Western Massachusetts Bridges and Roads Need ‘Rural Rescue Plan’, Listener Suzanne Bump Says
As the legislature focuses on plans to spend billions of dollars in federal COVID-19 relief funding, Auditor Suzanne Bump calls for a “rural bailout” that would help the more than 100, mostly small communities of western Massachusetts, to pay to upgrade roads, bridges and municipal buildings.
Bump, who once resided in Great Barrington, said many towns and villages in Hampshire, Hampden, Franklin and Berkshire counties are struggling to make critical infrastructure improvements, relying heavily on state aid while the commercial tax bases have dried up and populations have decimated, exerting additional pressure. on property taxes.
“Now we have this golden opportunity that we will never have to invest in these communities again,” Bump said, previewing the testimony she will give Tuesday at the last Legislative Assembly hearing on how to spend nearly $ 5 billion in American Rescue Plan Act funds.
Prior to his testimony, the auditor’s office will issue a new 105-page report focused on public infrastructure needs in western Massachusetts. Easton Democrat calls for more money to flow through the Chapter 90 road repair program and for the funding formula to be overhauled to provide greater support to communities with extensive road networks, but small declining populations and job bases.
Bump also wants a new state agency set up to support the construction of municipal buildings, similar to the Massachusetts School Building Authority, which generates a one-cent income on the 6.25% sales tax. state to help fund $ 1 billion in school construction. every year. She said there are places in western Massachusetts where fire trucks stay out year-round because they don’t fit into the station, and she said the Department’s reservation office Pittsfield police are often used as a backdrop for filmmakers “who want to portray a decrepit 1940s, 1950s police station.
“The tourism economy will only take the region so far, and not everyone can work at Berkshire Medical Center,” Bump said. “We need this infrastructure to rebuild and attract private investment. “
The auditor, who is not running for re-election in 2022, said his office had not identified a dedicated funding source for the new building authority, but suggested that the growing industry’s revenue from cannabis could be a place lawmakers could turn to.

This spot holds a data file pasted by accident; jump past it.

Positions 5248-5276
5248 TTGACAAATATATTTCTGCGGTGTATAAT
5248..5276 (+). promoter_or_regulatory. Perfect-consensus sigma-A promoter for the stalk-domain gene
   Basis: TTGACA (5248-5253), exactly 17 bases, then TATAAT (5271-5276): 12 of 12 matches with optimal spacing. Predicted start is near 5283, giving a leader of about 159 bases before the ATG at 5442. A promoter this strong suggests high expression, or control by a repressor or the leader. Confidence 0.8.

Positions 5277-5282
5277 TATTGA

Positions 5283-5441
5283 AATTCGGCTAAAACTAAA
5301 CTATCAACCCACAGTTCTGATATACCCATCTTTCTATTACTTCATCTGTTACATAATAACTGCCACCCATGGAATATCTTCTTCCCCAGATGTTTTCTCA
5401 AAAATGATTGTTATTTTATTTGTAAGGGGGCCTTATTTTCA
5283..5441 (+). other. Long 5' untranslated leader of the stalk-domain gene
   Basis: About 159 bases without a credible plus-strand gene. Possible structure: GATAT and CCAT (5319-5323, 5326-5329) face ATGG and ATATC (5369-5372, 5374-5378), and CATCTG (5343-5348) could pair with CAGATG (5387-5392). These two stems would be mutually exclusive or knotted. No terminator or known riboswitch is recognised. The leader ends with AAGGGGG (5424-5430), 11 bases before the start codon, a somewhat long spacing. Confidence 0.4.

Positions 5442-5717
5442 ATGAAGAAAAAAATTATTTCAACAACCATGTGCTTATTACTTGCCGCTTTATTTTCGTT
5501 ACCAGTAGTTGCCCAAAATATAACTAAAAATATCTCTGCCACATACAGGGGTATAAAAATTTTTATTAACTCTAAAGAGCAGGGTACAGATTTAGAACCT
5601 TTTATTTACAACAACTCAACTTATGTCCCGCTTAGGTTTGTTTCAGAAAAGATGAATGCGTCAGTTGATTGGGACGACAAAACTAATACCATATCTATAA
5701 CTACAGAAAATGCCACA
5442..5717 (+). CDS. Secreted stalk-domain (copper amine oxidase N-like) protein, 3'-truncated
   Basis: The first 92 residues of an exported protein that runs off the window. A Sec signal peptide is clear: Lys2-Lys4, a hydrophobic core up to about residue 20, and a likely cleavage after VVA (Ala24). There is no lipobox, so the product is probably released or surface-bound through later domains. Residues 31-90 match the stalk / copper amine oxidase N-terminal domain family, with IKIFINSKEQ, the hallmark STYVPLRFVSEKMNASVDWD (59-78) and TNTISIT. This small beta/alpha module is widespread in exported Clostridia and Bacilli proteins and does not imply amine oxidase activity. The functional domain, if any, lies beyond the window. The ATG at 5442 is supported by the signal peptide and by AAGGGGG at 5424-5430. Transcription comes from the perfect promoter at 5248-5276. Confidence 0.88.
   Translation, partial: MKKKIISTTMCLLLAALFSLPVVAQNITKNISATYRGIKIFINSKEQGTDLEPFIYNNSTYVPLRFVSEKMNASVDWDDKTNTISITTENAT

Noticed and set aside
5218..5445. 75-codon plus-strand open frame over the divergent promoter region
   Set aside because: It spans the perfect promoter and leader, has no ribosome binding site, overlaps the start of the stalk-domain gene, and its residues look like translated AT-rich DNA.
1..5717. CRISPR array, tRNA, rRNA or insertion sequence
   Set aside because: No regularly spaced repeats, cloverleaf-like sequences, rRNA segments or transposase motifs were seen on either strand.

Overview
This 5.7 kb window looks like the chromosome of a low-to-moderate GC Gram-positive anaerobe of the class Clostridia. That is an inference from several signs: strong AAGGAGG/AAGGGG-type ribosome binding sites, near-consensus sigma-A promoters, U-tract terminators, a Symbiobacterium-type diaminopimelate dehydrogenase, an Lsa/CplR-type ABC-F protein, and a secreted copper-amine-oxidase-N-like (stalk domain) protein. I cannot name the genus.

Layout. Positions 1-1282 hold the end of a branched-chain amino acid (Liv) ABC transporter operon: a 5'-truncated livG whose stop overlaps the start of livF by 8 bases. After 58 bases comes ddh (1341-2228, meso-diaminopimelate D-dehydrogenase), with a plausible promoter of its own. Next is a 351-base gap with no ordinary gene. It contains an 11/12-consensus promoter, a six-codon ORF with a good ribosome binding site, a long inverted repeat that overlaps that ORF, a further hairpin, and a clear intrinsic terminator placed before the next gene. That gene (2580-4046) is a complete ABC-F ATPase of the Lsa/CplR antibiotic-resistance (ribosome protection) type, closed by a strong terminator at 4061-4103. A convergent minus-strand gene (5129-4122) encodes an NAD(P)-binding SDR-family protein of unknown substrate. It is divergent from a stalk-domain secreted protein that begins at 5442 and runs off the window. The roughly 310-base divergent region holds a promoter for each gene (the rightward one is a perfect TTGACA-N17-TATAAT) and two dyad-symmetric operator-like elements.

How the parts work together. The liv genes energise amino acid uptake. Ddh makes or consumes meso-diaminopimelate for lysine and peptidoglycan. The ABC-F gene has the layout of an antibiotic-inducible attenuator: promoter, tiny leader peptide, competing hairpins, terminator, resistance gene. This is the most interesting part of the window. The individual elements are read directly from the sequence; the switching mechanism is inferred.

In addition to the influx of federal funds from the American Rescue Plan Act, lawmakers this fall are thinking about how to spend a FY2021 surplus and are watching Congress where Democrats are struggling to pass a huge package of infrastructure that would send even more money to Massachusetts.
Bump did not say how much money she said should be set aside for infrastructure in western Massachusetts, but said “commitments should be made now to make future resource allocations.”
The auditor also said the funding situation in western Massachusetts could worsen due to the redistribution if population growth near the coast results in fewer representatives in the legislature defending the needs of the people. four westernmost counties.
“The fact that our population and our economy are so heavily concentrated in one area of the state means that there are many more city and suburban advocates making their way onto Beacon Hill. That’s what makes it an opportunity we can’t afford to miss for Western Massachusetts, ”Bumpsaid said.
The report encompasses the Massachusetts Municipal Association’s long-standing demand to increase Chapter 90 annual funding from $ 200 million to at least $ 300 million, and it said the formula that has not been adjusted since 1972 needs to be updated.
The current Chapter 90 formula allocates funding based on road mileage, population and employment levels. While communities in Suffolk County received an average of $ 12,169 per kilometer of road in fiscal year 2021, towns in Franklin County received only $ 4,383 due to the weight that the formula gives to population and employment levels, according to the report.
Representative Smitty Pignatelli, a Democrat from Lenox, introduced a bill (H 3572) that would shift around 11% of the formula weight to road mileage and away from people and jobs. Bump said he should be “taken seriously”.
The auditor’s report also calls for more money to be invested in popular but underfunded programs like Small Town Roadside Assistance (STRAP) and Small Bridge and Poncelet programs. Only $ 3.2 million worth of projects in western Massachusetts were funded in FY 2022 through STRAP from $ 20.6 million in grant applications.
Bump said STRAP grants also have “limited value” when capped at $ 1 million and the average culvert replacement costs $ 850,000, calling for the cap to be lifted.
“They just can’t afford to make these repairs,” Bump said.
Finally, the report calls for continued investment in broadband infrastructure in western Massachusetts.
The report was produced by Bump’s local mandates division, and DLM director Ben Tafoya said the results were based on surveys sent to 101 communities in the four westernmost counties.
The division collected responses from 46 communities, including Springfield, which was analyzed separately due to its size. Additional interviews were conducted with regional planners and staff of executive branch agencies that administer the grant programs.